The War of 1812 was fought between the United States and the British Empire after a long period of troubled relations between the two countries. The battle over HF1812 is the DFL willingness to solve the state’s projected $938 million biennial deficit one way, compared to that proffered by the state’s top Republican, Gov. Tim Pawlenty.
Unlike the battle of nearly 200 years ago, this one is not likely to end in a stalemate, although other skirmishes may be forthcoming. After more than nine hours of debate, and more than three-dozen amendments, the House was still debating the bill April 3 when this magazine went to press. A companion bill, SF3813, sponsored by Sen. Richard Cohen (DFL-St. Paul), was approved by the Senate on a voice vote earlier in the day.
A conference committee is expected to work out the differences before a final product is sent to the desk of Pawlenty, where his veto pen rests.
“Although, after this is over, I don’t think there’s any plan to burn down the White House or anything like that,” said Rep. Lyndon Carlson (DFL-Crystal), a former history teacher.
Carlson, the bill’s sponsor, said the balancing act includes budget reductions, use of reserve funds and increased revenues by closing some corporate tax loopholes. “There are no general tax increases in the proposal and we keep our commitments to schools, health care and college students.”
It makes nearly $135 million in cuts, drains $350 million from the cash-flow account and $250 million from the budget reserve. The reserve would be left with $403 million;similar to the governor’s proposal.
After House leaders met with Pawlenty, House Speaker Margaret Anderson Kelliher (DFL-Mpls) said the House plan’s budget reserve number was adjusted to match the governor’s, and leaders made sure the House plan could accommodate the governor’s concerns on issues such as increased funding to eradicate bovine TB. “I hope that the governor comes to the table and negotiates in good faith.”
Rep. Paul Kohls (R-Victoria) expressed concern about draining the cash flow account to zero. “It would at least provide the potential for some more flexibility, if the budget situation doesn’t improve.”
Carlson said the Finance Department has the authority to use various accounts for cash flow purposes. “If finance needs additional funds for cash flow purposes, the two big ones that would remain would be the reserve fund and the Health Care Access Fund could be used temporarily, as well, as (Republicans) did in the past. … It’s just one of those decisions you make in terms of which account you’re going to use to resolve some of the budget problems that we wanted to take care of.”
The governor’s proposal includes reducing state spending by $341 million, using $250 million of the state’s $653 million budget reserve and taking $250 million from the surplus in the Health Care Access Fund. It also includes no reduction in K-12 education or local government aid, a 4 percent reduction for most state agencies and a one-eighth percent sales tax decrease.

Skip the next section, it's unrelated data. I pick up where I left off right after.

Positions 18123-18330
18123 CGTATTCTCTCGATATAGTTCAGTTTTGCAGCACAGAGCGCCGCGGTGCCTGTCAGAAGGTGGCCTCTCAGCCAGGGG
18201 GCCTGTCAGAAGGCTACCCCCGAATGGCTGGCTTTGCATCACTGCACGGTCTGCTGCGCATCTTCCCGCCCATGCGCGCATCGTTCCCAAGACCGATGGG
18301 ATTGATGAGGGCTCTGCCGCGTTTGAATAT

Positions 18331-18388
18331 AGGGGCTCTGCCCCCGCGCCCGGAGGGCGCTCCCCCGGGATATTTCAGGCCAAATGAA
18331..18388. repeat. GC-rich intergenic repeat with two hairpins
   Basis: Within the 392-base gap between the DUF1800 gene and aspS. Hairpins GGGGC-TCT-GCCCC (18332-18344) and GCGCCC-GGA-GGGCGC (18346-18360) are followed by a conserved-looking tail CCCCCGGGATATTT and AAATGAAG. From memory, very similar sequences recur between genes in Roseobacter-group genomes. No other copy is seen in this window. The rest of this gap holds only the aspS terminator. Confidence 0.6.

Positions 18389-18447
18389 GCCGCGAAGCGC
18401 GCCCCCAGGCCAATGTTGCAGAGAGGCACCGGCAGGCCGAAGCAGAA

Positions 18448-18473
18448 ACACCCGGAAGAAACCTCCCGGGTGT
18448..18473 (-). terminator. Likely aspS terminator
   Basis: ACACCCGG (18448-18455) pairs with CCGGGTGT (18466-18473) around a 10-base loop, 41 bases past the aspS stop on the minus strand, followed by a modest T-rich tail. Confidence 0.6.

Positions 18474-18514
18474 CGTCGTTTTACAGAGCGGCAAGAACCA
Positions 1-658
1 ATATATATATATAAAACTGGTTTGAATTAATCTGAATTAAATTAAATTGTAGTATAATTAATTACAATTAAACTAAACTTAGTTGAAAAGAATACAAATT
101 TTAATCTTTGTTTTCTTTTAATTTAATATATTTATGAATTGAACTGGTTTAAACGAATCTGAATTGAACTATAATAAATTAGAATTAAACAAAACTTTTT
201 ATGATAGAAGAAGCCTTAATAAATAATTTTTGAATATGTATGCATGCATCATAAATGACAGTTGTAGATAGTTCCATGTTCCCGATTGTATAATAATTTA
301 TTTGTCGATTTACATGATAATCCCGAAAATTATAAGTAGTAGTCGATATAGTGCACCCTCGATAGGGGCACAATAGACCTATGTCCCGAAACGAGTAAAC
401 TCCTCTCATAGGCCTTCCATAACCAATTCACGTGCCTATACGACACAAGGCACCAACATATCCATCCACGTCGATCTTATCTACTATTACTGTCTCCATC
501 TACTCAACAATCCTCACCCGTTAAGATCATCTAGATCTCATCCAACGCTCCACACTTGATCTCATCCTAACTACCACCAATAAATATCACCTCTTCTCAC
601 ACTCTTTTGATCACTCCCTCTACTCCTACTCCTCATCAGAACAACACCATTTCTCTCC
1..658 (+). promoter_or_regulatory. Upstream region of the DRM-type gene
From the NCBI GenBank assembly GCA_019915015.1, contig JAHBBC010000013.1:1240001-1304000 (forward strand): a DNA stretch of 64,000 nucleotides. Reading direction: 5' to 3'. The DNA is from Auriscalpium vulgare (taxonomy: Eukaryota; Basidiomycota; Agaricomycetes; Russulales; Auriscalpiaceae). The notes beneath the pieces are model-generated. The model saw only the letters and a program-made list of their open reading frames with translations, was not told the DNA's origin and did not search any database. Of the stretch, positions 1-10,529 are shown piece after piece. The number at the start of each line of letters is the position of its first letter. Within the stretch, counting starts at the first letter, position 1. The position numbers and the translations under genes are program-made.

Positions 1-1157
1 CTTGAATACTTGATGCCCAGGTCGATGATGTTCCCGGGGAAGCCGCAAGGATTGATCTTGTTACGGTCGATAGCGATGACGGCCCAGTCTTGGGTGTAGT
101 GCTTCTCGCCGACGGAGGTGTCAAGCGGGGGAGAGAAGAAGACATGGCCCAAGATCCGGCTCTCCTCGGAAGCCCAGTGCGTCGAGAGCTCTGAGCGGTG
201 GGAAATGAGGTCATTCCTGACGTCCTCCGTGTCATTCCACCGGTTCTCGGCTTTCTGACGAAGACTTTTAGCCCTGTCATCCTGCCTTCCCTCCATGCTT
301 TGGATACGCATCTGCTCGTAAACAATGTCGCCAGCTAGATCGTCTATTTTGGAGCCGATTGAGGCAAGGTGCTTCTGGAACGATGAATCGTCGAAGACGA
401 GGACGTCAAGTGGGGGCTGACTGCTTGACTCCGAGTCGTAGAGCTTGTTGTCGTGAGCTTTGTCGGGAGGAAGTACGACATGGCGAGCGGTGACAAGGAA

The governor’s plan leaves an anticipated $694.54 million deficit in the 2010-11 biennium; about $110 million more that the House plan. Neither number accounts for any inflationary increase.
Constitutional challenge forthcoming?
According to the state constitution, “No law shall embrace more than one subject, which shall be expressed in its title.”
Rep. Mark Olson (IR-Big Lake) and a handful of Republicans said this bill violates that rule.
“Depending on how you want to define single subject, there’s possibly as many as 28 different distinct subjects in the bill, but for sure 16 very distinct subjects that generally go through this process here in the House and the Senate as separate omnibus bills,” he said.
Olson cited the 2003 “concealed carry” bill as an example of what could happen. In that case, a Ramsey Court District judge ruled in July 2004 that by amending the firearm carry language to a Department of Natural Resources bill, was unconstitutional. The Minnesota Court of Appeals upheld the lower court’s decision in April 2005.
Two years ago we didn’t have all these policy provisions in a finance bill, said Rep. Morrie Lanning (R-Moorhead). “This bill has way too much in it to meet the constitutional test.”
House Taxes Committee Chairwoman Rep. Ann Lenczewski (DFL-Bloomington) said everything in the bill works together to balance the budget and that the current minority caucus tried the same approach in 2002 and 2005.
“We’re putting everything under a single subject: solving the deficit,” she said.
“We incorporate several of the governor’s recommendations, but differ with him in key areas,” Carlson said. “We minimize his cuts to higher education, which should allow our universities to keep tuition stable. The plan does not incorporate the governor’s proposed cuts to nursing homes and the disabled. In fact, the House proposal includes a 2 percent cost of living increase for nursing home workers. At a time when we are investing in a comprehensive health care system, and are advancing needed reform proposals, it is critical we strongly support our nursing home workers who are responsible for the daily care of our elderly.”